Post Prod

Now it's time to edit, think about music, record voiceovers, color and export.


Work Flow

                Project creation->Import -> Edit -> Music -> Sound Design -> Color Correction -> Output 


Below we'll higlight some of the basic work flow techniques in Premiere Pro. If you'd like to watch an overall overview of the process and program watch this video of a guy with a funny accent.

Project Creation

The post production workflow begins with creating a new project in Premiere. To do that simply click on the "New Project" option when opening Premiere or from the file dropdown menu. One of the most important aspects of creating a new project is to make sure the project is saved to an external hard drive source and that you keep all files on the external hard drive instead of moving them to the internal hard drive of your computer. A detailed explanation of the project creation process can be seen here


The first thing that you'll want to do in your project is to create a new sequence. The sequence is basically a page in your blank editing notebook for you to paint your first cut. You can create multiple sequences in a project in order to look at different cuts of your project footage. To create a new sequence simply click file, new sequence. You can watch a tutorial on working with multiple sequences here.


Editing VR in Premimere Pro is a fairly easy process similar to normal editing. This is a fairly new technology so it will be rapidly changing. In general here's a link to some tips for basic editing of VR and 360 video in Premiere. You can view a simple tutorial on how this works here.


Adding music in Premiere is very simple. Just download the track that you’d like to use and import it as you would normal footage (Control I.) Then find the music track in the media browser and pull it into the audio timeline underneath your video timeline. You can also add multiple tracks and turn each on and off while playing your picture, to see which you like most.  Adding music to your footage while editing will help you get a feel for the cut and make editing easier. Try a few different genres of music to get various feels from the cut. You can watch a simple tutorial on editing music here. 

Finishing and OutPut

This is the last step in the production process. This is where you will output your film and determine the desired settings for it's final place in the world. This includes your codec (file type etc.) and film quality to be output, whether that be 1080p or 4K or H.264. Sites like Vimeo and YouTube will have best practices for output, along with sites like Facebook. We reccomend Vimeo as it allows for high quality videos to be hosted with no advertising overlays. You can learn more about Vimeo's guidelines here.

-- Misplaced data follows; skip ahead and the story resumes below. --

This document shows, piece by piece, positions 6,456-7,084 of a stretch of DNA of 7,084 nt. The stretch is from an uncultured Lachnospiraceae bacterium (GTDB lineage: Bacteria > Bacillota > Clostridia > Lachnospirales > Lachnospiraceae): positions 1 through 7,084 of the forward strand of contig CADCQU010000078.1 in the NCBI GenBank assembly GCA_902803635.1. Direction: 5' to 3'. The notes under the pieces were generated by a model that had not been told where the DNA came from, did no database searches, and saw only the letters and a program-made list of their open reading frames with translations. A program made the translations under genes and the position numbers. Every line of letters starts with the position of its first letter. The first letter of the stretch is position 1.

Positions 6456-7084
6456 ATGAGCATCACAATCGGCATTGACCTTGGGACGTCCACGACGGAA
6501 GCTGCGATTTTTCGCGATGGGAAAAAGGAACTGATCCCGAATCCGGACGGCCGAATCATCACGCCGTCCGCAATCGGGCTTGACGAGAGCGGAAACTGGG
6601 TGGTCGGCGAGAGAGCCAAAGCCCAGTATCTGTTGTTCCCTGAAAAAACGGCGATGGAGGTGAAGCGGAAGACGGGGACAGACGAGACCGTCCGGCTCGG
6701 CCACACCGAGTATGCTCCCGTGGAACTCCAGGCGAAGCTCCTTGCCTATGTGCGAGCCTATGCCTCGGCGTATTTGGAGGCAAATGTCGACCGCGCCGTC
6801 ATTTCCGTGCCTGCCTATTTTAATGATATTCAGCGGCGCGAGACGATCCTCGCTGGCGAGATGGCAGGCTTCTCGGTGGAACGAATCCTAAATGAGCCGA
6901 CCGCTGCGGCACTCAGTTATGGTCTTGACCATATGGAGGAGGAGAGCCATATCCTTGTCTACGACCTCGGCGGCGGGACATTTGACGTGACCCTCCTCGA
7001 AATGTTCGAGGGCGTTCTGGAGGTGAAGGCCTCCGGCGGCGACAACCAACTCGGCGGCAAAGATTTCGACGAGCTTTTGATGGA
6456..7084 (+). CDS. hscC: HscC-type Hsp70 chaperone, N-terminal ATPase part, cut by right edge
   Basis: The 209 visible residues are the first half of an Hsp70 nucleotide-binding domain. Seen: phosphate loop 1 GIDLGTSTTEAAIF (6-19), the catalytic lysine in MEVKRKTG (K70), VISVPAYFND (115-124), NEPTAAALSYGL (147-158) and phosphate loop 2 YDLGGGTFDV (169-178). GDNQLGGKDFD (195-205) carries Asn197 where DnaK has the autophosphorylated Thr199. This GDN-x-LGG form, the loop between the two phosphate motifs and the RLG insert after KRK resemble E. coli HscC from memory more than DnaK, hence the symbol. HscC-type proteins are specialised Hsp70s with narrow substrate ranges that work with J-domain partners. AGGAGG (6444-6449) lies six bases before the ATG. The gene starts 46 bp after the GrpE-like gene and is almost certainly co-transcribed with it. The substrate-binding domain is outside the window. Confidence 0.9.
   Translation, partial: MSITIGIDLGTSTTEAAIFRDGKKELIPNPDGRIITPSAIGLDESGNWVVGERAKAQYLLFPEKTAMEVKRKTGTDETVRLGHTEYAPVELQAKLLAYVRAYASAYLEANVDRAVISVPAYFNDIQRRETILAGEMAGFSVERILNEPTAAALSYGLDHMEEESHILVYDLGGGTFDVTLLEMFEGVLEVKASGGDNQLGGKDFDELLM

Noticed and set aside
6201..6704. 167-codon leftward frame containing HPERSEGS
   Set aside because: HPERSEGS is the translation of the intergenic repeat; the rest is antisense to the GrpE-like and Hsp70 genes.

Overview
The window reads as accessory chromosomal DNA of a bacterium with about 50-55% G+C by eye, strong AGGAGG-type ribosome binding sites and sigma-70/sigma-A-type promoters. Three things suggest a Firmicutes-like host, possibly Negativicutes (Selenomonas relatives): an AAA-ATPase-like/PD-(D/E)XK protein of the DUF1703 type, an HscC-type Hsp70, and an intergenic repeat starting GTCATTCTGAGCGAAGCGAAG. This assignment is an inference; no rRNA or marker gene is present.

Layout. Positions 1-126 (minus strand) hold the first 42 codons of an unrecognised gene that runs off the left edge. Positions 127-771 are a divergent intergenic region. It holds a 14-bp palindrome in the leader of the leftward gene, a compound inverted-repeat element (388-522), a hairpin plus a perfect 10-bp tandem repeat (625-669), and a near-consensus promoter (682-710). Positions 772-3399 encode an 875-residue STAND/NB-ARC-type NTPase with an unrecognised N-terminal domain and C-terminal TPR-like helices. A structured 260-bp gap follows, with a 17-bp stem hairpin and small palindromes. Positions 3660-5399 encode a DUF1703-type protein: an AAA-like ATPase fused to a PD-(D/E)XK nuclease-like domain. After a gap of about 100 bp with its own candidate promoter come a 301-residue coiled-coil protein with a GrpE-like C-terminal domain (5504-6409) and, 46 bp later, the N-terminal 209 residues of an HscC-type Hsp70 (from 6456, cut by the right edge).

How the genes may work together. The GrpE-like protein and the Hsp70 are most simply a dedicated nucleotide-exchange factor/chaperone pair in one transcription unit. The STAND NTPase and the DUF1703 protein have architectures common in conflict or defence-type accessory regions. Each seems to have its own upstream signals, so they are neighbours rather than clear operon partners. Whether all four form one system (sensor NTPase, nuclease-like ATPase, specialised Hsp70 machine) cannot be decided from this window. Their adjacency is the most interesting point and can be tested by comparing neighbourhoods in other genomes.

Kinetic Typography

Playing with type animation can be a great way to create motion and interest within your films. Check out this tutorial that explains the balance between type motion and the concept of the words on screen. Have a look.

importing media

The next step is to import your media or video files. To do this simply click "command I" or file/import media from the drop down menu at the top of Premiere. Highlight all your relevant video files on the external hard drive and click import or double click the blank space in the media browser on the bottom left side of your Premiere window. You may be prompted to import based on the project settings or the media settings. It's usually best practice to import based on media settings. But if you've set your project to a certain aspect ratio or size specifically, then import based on your project settings. A video that details this process can be found here.


Editing in Premiere is pretty simple. You can scrub through your individual video files in the media window and select portions of each that you'd like to edit and then pull them into your sequence. Or you can highlight all your imported media and drag all the clips into your sequence. When editing you're likely to most often use the "C" razor blade tool and the "V" selection tool. Imagine you're cutting film and then moving them together to create a finished strip. Once you have your best video clips clipped down and in the timeline, a good way to move them all together is to use a ripple delete mask. You can see how to quickly accomplish that here.

Mixing Audio

When you’ve got a cut that you like, it’s good to editing audio levels and create intro and outro levels. If you have a voice over, you’ll want to balance the levels of the voiceover and the music so that they are not competing with one another. You can watch a tutorial on this here.

Color Correction

Color correction is key to making your video look cinematic. This is the step at which you will form the look of the film. It's similar to how you would color a photograph and create the desired exposures and feeling of the films coloring. It's important to remember that the first step of color correction is to always make sure that each clip is properly exposed. One of the best ways to do this is to use the histogram tool when beginning to color your film. You can learn the basics of color correction here.

3D Camera Tracking

3D Camera Tracking Type in After Effects is a very powerful tool for placing text and objects within our moving footage. Here are two tutorials that will help you understand how to manipulate and track 3D type and objects in After Effects. Check those tutorials out here. and here and here.

Let's Anigif Out


here are three videos that will help you learn how to create anigifs in photoshop from both still images and video

Link 1

Link 2

Link 3

Cinemagraph Examples